How Nori compares to traditional carbon markets

Christophe Jospe
Published in
6 min readNov 27, 2018


Nori is on a mission to reverse climate change by establishing the world’s first carbon removal marketplace. If you are just learning about Nori, here is a good primer. If you want to learn about how we’re different from other blockchain efforts, read this article. Because we are 1) pioneering a new industry by monetizing carbon removal, and 2) using software to build a new marketplace, there are several elements of our approach that differ from traditional carbon markets.

Over the last twenty years, a lot of really good work has been done to build environmental markets to slow the accumulation of CO2 to the atmosphere. However, they remain inhospitable to carbon removal and face serious scaling challenges to solve climate change entirely. While our white paper explains some of the conceptual problems in the CO2 markets and how our design addresses them, we are grateful to learn from what they have done well to adopt these concepts so that we can improve on the inefficiencies to achieve a shared goal.

The purpose of this article is to outline where Nori is similar to traditional carbon markets and where we are different.


We think of projects in the same way.

On the Nori platform, there will be similar ways for projects to apply, maintain, and verify their listing. Verification is still provided by trusted third parties. The activity needs to be permanent (for the duration of the contract), additional (in the sense that it represents carbon coming out of the atmosphere that can show a baseline and activity above the baseline), enforceable, and most of all: real.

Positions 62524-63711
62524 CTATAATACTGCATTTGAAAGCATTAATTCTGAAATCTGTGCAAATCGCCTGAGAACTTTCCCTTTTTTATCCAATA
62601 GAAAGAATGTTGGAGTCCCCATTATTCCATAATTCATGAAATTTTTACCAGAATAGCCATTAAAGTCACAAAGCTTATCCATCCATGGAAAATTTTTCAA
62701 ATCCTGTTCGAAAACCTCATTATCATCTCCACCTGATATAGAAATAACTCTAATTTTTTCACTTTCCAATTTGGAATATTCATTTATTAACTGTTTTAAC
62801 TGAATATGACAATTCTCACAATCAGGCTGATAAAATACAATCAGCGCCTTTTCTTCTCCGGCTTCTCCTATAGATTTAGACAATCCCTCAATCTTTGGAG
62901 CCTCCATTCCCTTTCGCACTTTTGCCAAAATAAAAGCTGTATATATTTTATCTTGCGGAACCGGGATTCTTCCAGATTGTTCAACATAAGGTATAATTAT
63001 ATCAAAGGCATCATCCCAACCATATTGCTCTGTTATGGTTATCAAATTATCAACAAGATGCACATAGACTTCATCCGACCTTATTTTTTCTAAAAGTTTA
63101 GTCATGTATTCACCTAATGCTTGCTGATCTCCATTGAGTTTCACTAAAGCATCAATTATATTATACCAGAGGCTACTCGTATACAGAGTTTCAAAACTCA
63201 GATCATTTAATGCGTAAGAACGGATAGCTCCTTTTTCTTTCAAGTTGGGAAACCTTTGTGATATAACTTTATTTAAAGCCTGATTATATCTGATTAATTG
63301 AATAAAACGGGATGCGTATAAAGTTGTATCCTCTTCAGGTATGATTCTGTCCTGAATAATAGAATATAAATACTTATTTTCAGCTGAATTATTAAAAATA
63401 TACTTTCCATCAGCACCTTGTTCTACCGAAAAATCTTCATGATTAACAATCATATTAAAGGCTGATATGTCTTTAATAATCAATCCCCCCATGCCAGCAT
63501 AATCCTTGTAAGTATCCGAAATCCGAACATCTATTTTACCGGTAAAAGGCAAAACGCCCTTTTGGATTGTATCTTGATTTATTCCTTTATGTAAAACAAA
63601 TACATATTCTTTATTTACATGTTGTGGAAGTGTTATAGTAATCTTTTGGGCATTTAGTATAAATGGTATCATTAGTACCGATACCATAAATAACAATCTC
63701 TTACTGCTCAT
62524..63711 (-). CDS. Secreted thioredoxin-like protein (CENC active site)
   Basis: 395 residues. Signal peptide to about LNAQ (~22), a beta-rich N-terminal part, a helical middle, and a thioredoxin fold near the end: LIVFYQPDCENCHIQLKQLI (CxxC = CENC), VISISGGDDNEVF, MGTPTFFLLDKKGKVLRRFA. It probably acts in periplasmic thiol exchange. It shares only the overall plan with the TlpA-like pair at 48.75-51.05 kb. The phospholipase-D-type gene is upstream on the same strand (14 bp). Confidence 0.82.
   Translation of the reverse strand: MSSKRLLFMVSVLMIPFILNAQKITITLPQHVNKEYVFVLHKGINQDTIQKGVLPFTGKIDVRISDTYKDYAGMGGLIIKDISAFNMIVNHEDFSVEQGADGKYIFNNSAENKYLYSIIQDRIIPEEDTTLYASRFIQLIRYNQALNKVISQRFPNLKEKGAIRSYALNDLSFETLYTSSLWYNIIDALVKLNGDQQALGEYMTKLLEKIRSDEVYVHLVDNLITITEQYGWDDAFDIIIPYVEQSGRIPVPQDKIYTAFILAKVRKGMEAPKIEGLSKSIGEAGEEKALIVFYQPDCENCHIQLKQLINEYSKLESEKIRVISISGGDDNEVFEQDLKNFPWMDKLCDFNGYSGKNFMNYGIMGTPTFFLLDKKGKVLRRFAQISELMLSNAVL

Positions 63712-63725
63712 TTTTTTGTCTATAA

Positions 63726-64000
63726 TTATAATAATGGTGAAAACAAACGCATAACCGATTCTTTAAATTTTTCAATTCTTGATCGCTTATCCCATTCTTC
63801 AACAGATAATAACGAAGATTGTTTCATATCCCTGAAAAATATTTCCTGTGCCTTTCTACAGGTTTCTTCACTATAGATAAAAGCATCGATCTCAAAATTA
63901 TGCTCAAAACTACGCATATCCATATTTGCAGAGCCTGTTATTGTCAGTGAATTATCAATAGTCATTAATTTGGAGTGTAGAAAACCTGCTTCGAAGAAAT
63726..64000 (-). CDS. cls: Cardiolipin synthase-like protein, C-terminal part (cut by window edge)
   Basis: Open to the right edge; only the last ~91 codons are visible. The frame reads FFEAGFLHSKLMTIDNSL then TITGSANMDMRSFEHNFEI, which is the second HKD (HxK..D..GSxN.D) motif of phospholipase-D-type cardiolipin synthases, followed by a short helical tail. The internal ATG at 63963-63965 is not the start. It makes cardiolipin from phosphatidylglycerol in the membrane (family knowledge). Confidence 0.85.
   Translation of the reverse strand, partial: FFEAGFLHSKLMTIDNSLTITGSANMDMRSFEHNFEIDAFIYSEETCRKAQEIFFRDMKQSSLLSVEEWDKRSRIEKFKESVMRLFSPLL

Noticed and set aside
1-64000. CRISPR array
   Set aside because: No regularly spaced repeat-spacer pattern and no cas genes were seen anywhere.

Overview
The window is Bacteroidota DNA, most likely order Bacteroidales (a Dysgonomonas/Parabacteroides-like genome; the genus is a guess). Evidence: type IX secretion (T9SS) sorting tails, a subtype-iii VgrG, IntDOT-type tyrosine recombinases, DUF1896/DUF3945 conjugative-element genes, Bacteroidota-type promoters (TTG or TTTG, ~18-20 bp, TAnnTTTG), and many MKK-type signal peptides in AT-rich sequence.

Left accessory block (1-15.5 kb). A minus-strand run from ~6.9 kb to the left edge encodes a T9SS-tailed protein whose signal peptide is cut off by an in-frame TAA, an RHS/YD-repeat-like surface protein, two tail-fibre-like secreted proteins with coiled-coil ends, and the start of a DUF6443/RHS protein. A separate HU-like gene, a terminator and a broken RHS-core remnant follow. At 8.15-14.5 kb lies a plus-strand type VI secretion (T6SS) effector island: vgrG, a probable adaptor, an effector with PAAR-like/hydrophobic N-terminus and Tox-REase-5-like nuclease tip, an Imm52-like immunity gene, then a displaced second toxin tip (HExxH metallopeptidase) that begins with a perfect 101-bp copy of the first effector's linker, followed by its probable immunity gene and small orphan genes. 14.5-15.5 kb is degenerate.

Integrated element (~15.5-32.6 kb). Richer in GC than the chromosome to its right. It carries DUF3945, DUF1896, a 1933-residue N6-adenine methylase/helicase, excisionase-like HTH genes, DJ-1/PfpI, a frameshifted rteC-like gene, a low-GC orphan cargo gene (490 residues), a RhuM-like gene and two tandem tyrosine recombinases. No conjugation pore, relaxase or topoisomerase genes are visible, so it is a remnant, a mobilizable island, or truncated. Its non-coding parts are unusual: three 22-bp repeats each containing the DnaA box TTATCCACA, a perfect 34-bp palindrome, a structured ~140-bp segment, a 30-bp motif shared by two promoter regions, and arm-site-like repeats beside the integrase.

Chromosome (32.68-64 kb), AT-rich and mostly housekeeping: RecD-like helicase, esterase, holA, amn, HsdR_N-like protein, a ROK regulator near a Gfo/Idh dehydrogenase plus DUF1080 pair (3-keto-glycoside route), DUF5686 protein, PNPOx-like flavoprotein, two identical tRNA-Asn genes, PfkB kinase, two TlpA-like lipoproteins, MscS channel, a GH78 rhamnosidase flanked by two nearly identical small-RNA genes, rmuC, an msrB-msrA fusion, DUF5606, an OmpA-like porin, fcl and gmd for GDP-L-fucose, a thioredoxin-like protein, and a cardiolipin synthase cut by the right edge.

We will host multiple methodologies for projects to monetize a carbon removal service.

Like Climate Action Reserve, American Carbon Registry, and Verra, Nori will host multiple methodologies for monetizing the carbon activity and creating a new digital certificate. Similarly, anyone can propose a new methodology for consideration.

All methodologies undergo a peer review and continual improvement process.

All of the methodologies and systems for estimating and quantifying carbon dioxide removal will be public and subject to continuous improvement. Implicit in our approach is transparency, science-based metrics, and peer review. We look forward to adopting best practices to continuously improve the systems for estimating and quantifying carbon dioxide removal.

We use some of the same verifiers.

On our platform, we are using some of the same third party verifiers. Any entity that is an accredited verifier by the California Air Resources Board, the above registries, or holds accreditation from the International Standards Organization in greenhouse gas accounting will be pre-approved to operate on the Nori marketplace. For entities who don’t hold these credentials, we’ll have another path to become an accredited verifier for our first methodology—outlined here.

We expect to work with some of the same project developers and brokers.

While we are designing a marketplace that we believe will remove many of the fees that come with existing carbon markets, we aren’t throwing the baby out with the bathwater when it comes to people involved. Along with working with some of the same verifiers in traditional carbon markets, we expect other market participants like project developers and brokers to participate in our platform. Lots of very good work has gone into creating financing options and leveraging capital to drive environmental impact, and brokers will be able to provide clients a new digital asset—retired Nori Carbon Removal Tonne (NRT)— to include in their offset portfolio.


We are creating a new digital commodity “Nori Carbon Removal Tonne” (NRT).

The NRT is different from carbon offsets in a number of ways.

  1. The first NRTs will come from soil carbon removal in US croplands, an area which has not been successfully served by carbon markets to date.